There Is Nothing So Practical As A Good Theory

Often the starting point when analysing a case is to conduct an industry analysis in order to establish the attractiveness or otherwise of a given industry. For this we usually use Porters Five Forces theory, which has as one of its considerations, the barriers to entry that may hinder a competitor who is considering moving into a particular market. Examples of these barriers include high initial capital requirements, access to distribution, proprietary product issues, and expected retaliation (more on this last one later).

A few weeks ago I needed to get some milk on my way home from class, and as I had heard that a new Supervalu had opened nearby, I decided to go check it out. The store is located in a small commercial park that already has a large Dunnes Stores. Obviously no business is happy when a competitor moves in next door, but it seems that Dunnes Stores were determined to do something about it.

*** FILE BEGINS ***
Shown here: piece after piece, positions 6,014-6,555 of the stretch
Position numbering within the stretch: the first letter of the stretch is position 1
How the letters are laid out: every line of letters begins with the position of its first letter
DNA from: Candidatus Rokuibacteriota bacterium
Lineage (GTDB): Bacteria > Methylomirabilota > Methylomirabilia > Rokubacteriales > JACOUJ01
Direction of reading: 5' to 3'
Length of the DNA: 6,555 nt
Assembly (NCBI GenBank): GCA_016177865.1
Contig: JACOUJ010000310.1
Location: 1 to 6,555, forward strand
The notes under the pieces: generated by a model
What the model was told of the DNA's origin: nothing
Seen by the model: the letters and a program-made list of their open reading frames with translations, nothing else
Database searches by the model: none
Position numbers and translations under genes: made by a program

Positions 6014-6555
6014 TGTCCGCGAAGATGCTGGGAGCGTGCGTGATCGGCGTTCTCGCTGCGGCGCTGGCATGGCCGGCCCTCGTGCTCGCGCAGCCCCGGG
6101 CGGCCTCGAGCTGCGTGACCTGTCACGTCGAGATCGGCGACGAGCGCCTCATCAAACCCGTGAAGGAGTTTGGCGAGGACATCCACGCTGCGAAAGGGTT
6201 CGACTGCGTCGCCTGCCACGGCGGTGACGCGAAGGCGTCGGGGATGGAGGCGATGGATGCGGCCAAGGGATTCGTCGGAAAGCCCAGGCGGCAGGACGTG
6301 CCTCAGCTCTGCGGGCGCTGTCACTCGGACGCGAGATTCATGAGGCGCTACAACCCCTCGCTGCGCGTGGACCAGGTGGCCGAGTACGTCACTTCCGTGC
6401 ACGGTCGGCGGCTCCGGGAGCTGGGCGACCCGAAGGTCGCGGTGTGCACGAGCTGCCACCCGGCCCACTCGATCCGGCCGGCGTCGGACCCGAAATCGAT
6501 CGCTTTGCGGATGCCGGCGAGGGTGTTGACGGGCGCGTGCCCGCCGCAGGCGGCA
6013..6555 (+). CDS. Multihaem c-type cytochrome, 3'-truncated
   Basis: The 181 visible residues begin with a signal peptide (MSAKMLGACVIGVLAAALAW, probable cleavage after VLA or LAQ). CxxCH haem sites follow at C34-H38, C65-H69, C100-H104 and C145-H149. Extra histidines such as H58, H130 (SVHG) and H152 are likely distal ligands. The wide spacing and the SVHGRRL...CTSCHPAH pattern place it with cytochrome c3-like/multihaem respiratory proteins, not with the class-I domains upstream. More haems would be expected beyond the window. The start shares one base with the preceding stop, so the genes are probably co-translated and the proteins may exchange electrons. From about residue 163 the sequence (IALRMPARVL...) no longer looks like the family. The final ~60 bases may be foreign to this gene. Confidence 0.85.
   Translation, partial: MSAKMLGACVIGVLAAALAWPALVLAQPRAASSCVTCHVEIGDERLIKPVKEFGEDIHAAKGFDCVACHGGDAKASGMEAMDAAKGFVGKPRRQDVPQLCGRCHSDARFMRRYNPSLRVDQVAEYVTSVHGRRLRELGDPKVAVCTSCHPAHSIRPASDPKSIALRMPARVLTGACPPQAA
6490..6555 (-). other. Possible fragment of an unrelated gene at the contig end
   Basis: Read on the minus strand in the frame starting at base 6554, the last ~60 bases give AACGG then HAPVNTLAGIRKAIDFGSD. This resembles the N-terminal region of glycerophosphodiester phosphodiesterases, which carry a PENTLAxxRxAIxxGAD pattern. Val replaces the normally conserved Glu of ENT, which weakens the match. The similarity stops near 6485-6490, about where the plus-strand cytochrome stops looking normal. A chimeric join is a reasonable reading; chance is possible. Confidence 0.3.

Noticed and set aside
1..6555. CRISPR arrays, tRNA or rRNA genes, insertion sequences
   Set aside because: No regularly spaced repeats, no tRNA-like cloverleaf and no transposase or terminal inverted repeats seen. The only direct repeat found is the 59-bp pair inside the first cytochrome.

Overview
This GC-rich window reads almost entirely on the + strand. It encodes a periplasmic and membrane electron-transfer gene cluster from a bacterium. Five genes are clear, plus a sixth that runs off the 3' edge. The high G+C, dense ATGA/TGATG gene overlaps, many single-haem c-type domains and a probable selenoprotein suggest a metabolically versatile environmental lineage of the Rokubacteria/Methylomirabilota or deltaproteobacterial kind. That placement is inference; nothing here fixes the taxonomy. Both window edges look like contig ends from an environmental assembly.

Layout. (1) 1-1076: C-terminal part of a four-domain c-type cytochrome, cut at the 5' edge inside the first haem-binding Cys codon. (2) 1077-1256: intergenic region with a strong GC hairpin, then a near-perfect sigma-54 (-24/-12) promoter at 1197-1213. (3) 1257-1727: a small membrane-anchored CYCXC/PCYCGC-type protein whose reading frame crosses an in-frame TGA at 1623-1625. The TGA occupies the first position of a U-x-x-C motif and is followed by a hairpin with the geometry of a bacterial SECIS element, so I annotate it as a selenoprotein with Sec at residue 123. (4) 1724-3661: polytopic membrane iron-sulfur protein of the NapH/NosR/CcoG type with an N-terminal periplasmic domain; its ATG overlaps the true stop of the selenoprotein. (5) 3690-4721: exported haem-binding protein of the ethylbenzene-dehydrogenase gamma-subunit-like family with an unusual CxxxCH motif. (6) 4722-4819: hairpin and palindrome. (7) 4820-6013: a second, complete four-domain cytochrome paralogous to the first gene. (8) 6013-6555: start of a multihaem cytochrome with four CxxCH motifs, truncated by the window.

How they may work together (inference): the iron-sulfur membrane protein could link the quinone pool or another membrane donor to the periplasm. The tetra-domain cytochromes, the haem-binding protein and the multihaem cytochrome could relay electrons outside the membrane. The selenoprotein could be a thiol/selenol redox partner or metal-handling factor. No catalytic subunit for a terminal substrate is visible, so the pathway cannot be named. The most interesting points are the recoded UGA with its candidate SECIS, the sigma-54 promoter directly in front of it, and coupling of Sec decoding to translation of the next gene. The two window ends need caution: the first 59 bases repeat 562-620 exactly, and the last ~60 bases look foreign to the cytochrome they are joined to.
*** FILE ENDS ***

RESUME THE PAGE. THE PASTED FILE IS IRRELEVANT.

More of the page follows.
Perhaps the management in Dunnes are disciples of Michael Porter because they took his theory to the ultimate, and a brilliant, conclusion by erecting an actual barrier to entry. Yes, they retaliated by bricking up the wall and closing off access. If you look closely at the picture you can see the evidence of this by the newer brickwork in the wall as well as the old road markings.


However, not to be outdone, Supervalu also retaliated by erecting a large electronic sign that flashes psychological warfare messages directly into ‘enemy territory’. Perhaps it’s no wonder that the locals are calling it the Berlin Wall!

Conor Connolly ~ Executive MBA Year 2